Many plants make the mistake of trying to figure out how IIoT aligns with the Purdue Model before understanding the needs of their organization and the value of IIoT options. This causes three key problems. First, some engineers unfamiliar with the Purdue Model may choose not to take part. Second, OT and IT groups, citing assumed security issues, may refuse to participate in or endorse efforts. Third, a lack of key applications to drive ROI could result in low utilization of infrastructure.
The DIS model reduces the technical details down to the simplicity of see-decide-act, easing ROI calculations. The summary ROI of all the proposed applications can justify efforts by getting past the technical barriers and into a state of managed risk. The summation of individual-application DIS models into a general DIS model can then serve as the template for developing the IIoT infrastructure.
Using the examples in Table 1, Figure 4 represents the general DIS model for several applications. It combines DIS models created for each application and, thus, shows general requirements through overlaps in infrastructure usage.
You can implement each application in stages such that the entire infrastructure is scalable, while providing future applications and infrastructure with a build-to blueprint.
Figure 4. Summing the results of individual DIS models provides an overview of general requirements.
Using The Approach
For the chemical plant already cited, the monitoring of 100 PRVs was the key driver, initiated by a request from the health, safety, security and environmental (HSSE) group to comply with new regulations. Following the see-decide-act model, a wireless infrastructure consisting of ten WirelessHART gateways was installed, and data from the 100 wireless acoustic transmitters monitoring the PRVs were routed to a PRV app residing on a server. HSSE personnel now receive alerts and data for corrective action and environmental reporting.
The reliability group — prompted because monthly vibration inspections didn’t suffice to prevent failure of critical rotating equipment — then started an initiative for more-proactive monitoring. This involved adding wireless vibration transmitters and routing data from these instruments to an existing asset management system previously used to store data from manual rounds. Data became available in relevant time, once every few seconds instead of after each round. Some manual inspections still took place, but less frequently.
Process engineers, seeing the value gained by the HSSE and reliability groups, decided to better monitor the health of compressors and large heat exchangers. Data had been collected manually from pressure gauges and with local measurements of heat. Wireless instruments were installed to measure pressure and temperature, replacing manual rounds. The data from these instruments were combined with existing data in the plant’s historian and sent to the facility’s asset-class analytics software (Plantweb Health Advisor applications), which contain pre-made analytics and dashboards. As a result, the plant now can see overall health metrics, which are correlated with production and used to generate work orders that go to the existing CMMS system.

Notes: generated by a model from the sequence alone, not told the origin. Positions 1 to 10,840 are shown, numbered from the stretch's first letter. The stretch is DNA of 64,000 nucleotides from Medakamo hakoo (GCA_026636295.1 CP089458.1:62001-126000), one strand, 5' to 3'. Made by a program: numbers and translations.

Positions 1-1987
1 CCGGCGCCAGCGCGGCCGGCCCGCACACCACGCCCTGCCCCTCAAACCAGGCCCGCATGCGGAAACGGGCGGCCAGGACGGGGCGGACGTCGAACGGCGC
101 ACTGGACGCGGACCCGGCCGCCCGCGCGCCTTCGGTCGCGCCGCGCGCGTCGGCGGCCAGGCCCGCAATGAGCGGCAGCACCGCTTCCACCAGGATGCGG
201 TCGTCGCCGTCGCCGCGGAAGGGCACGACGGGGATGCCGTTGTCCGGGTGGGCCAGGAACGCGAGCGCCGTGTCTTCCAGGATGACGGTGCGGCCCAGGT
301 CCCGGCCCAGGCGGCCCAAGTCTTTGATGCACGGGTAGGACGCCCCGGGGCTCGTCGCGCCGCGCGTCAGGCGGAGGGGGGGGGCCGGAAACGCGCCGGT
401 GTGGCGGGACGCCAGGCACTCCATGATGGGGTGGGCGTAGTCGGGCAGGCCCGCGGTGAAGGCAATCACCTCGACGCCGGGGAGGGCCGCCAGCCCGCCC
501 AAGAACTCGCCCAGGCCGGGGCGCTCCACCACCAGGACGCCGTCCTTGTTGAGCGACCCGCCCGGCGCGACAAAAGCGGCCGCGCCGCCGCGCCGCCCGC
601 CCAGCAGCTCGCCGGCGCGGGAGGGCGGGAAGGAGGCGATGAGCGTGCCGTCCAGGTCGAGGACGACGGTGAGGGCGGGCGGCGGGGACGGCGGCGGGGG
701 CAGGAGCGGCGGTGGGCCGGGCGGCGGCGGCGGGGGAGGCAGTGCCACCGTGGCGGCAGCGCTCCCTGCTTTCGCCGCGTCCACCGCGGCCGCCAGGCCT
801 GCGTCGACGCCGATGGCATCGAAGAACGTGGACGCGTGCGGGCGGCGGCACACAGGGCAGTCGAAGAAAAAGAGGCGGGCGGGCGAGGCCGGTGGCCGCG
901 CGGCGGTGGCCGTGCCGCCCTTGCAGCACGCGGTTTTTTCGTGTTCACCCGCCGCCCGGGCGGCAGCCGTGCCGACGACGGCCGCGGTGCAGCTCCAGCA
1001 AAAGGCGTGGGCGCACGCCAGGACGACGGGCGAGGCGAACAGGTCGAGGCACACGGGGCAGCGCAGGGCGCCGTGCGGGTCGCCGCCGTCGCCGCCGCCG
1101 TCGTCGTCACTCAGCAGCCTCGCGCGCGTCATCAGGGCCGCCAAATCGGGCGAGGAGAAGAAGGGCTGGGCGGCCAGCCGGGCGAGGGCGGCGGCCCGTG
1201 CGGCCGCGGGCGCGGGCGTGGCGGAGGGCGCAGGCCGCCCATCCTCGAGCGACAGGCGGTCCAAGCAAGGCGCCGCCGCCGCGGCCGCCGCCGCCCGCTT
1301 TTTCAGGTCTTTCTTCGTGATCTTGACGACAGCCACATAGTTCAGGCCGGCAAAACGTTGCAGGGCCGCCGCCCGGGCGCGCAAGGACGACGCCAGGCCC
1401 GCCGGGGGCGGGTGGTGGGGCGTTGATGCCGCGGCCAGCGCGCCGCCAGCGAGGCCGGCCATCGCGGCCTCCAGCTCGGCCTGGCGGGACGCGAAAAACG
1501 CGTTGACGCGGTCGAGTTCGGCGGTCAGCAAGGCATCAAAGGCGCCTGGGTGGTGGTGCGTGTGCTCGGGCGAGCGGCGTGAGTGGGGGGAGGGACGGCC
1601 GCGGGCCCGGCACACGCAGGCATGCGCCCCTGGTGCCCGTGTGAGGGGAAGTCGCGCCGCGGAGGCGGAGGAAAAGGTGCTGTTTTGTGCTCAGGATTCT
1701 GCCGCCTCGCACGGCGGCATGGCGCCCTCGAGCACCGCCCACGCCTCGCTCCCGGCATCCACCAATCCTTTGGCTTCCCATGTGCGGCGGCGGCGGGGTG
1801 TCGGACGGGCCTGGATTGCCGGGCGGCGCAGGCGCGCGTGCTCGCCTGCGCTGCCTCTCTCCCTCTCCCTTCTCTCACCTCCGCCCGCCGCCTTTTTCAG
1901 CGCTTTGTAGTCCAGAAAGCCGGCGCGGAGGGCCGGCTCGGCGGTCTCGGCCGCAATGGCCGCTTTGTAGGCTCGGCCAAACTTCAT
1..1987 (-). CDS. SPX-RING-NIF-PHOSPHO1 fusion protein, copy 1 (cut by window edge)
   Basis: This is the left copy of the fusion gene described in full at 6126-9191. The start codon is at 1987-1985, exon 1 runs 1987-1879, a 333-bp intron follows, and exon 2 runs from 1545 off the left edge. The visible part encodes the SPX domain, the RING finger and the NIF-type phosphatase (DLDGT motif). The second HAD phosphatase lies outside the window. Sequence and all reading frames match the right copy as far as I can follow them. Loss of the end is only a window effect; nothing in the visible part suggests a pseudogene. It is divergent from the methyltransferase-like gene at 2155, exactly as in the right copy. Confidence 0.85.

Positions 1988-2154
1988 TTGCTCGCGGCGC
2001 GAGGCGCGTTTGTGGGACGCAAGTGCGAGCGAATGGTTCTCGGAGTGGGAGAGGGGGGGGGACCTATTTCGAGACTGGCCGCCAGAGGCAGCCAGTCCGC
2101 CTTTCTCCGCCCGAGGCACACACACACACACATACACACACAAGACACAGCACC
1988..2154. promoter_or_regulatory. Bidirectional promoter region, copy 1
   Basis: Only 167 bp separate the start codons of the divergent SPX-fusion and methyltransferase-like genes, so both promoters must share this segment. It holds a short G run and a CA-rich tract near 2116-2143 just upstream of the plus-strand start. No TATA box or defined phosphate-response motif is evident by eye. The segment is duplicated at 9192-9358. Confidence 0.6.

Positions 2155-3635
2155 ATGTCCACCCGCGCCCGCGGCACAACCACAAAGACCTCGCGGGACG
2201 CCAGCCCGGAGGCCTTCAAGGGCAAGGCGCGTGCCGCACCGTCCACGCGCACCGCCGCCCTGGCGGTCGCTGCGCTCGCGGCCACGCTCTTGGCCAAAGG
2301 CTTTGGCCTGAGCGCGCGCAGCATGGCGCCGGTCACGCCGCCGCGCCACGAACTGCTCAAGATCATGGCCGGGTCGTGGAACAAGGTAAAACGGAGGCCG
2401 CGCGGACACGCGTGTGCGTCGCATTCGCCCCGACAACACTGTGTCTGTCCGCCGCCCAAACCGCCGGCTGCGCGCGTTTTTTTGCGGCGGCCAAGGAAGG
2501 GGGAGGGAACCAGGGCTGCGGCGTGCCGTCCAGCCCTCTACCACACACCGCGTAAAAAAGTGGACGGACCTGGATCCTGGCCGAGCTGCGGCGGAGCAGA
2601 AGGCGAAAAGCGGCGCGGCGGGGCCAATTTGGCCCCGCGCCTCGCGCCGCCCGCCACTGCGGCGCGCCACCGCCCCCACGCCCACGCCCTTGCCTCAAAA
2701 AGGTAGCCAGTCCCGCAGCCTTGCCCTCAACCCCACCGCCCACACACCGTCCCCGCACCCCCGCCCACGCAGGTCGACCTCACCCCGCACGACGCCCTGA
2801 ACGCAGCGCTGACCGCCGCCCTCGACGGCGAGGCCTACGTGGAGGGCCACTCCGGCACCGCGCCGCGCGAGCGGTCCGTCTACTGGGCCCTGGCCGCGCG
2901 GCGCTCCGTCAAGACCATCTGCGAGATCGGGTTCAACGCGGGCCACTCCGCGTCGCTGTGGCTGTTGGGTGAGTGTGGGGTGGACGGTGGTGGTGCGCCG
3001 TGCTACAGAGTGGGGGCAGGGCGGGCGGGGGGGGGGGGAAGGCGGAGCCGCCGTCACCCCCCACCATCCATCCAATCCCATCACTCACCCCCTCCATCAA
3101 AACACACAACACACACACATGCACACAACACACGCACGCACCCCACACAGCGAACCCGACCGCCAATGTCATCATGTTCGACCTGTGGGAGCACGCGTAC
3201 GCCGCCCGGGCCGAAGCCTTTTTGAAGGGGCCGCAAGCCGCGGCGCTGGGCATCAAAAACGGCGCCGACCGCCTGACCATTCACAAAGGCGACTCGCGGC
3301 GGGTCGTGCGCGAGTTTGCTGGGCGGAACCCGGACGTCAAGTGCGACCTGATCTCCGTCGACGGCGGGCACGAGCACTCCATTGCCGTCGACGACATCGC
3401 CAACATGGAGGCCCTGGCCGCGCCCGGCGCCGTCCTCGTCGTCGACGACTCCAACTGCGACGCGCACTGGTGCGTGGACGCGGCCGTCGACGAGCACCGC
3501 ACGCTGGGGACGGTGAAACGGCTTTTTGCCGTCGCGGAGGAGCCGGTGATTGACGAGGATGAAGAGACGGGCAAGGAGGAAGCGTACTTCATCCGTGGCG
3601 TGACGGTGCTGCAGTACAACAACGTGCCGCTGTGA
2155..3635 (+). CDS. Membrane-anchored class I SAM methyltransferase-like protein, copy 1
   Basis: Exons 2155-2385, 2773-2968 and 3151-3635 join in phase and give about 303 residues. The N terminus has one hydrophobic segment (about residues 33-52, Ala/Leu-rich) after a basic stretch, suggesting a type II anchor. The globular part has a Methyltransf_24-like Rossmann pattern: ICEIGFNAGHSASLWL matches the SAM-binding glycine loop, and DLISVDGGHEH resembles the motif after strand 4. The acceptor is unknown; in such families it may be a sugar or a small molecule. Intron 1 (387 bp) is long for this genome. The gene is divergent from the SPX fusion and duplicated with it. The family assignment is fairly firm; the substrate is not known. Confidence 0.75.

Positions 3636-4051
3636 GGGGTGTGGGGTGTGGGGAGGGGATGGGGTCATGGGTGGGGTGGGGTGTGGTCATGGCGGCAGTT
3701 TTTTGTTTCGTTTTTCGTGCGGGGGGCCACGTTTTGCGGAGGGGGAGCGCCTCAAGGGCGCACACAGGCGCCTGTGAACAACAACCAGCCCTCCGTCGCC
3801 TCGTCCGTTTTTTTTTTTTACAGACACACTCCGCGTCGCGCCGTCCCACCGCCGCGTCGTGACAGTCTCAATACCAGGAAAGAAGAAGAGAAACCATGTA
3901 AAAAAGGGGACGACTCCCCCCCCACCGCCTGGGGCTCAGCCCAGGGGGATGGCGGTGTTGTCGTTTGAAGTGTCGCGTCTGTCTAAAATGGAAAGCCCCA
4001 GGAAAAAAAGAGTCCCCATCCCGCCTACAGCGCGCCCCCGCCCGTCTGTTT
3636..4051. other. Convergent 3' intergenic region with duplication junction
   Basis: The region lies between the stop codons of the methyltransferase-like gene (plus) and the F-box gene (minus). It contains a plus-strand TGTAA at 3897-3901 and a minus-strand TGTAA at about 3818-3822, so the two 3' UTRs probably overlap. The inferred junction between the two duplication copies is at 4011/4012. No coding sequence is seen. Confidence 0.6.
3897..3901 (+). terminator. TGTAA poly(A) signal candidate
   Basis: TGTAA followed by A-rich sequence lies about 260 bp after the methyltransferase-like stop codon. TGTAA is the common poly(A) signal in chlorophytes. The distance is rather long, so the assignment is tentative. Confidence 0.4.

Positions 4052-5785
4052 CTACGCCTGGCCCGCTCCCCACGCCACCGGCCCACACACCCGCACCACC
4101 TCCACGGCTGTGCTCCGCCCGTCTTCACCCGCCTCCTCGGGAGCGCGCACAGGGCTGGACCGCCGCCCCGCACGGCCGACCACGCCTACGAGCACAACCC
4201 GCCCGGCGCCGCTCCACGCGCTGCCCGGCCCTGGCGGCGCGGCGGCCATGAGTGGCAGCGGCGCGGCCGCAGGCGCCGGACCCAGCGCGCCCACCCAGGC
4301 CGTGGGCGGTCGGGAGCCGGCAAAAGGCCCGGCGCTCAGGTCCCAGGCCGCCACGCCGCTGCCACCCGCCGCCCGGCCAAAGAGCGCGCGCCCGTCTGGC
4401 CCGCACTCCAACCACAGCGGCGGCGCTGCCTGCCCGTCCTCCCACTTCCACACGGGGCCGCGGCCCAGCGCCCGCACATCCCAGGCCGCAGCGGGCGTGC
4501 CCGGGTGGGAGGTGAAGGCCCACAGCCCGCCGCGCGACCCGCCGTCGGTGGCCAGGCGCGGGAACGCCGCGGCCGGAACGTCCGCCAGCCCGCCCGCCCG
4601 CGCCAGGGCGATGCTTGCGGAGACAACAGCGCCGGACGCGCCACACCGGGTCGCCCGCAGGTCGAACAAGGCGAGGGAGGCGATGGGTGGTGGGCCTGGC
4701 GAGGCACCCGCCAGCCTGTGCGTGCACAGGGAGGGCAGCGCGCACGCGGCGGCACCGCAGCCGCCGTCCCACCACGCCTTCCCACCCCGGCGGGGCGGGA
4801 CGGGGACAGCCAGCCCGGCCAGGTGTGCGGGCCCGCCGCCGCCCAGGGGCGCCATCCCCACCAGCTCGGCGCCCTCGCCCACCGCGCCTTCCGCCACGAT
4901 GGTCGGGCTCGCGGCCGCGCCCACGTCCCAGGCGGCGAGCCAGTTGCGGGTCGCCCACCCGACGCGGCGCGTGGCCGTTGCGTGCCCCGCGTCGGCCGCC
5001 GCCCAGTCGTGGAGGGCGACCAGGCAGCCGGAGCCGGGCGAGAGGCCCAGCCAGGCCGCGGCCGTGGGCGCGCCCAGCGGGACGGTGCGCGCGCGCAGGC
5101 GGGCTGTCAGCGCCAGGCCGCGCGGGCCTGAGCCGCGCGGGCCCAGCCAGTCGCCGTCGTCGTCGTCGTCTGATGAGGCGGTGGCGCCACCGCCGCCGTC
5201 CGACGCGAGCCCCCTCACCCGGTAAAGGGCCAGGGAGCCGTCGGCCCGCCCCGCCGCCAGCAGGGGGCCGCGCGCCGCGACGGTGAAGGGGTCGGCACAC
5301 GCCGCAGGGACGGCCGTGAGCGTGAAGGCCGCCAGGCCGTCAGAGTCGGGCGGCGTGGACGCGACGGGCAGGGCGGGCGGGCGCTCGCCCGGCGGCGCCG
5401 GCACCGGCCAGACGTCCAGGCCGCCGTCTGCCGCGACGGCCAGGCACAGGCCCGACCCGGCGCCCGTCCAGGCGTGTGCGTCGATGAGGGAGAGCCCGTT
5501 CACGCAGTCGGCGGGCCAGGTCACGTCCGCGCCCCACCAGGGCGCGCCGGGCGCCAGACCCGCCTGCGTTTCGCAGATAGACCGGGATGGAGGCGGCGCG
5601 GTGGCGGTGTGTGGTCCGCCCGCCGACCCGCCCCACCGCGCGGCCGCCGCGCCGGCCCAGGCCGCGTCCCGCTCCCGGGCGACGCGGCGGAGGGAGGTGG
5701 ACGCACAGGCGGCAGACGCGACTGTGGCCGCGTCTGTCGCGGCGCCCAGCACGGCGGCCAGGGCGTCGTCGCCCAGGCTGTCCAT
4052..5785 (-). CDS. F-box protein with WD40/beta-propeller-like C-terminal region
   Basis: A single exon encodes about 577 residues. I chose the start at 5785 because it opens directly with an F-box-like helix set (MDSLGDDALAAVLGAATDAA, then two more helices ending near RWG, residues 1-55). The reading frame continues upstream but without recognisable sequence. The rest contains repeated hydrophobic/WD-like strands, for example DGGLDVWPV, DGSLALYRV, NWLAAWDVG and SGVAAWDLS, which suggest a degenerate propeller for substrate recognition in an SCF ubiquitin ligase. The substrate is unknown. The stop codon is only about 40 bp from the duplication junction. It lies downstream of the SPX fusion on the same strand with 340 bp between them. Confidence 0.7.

The plant also was facing issues common to many sites — employee attrition and the need for modern tools appealing to a new generation of workers. So, it launched a general initiative for worker efficiency. Complicating matters, its control rooms were far removed from the process units, hampering operators’ ability to remain connected between the control room and the process units.
The plant set up a mobile workforce system so workers could access data via tablets and smart phones. Pump, steam trap, PRV and other monitoring and analytical apps now send data, analyses and reports to the cloud from which workers can retrieve the information via secure browser-based interfaces.
Developing An IIOT Vision
The DIS model provides an effective way to define the requirements for each application. Summing their estimated benefits and implementation costs determines the total ROI. Summarizing the ROIs for individual applications, along with the required data flows, creates an IIoT vision for implementation in phases and justifies the effort of working through the technical details.
Typically, the ROI of one or two applications will justify an entire plant IIoT wireless infrastructure. Even though not all applications will get implemented on day one, the general infrastructure will reflect their individual needs. By following the steps outlined in this article, an organization collectively working together to drive the IIoT implementation can achieve scalable and future-proofed deployment.
DAN CARLSON is a solution architect at Emerson Automation Solutions, Shakopee, Minn. Email him at [email protected].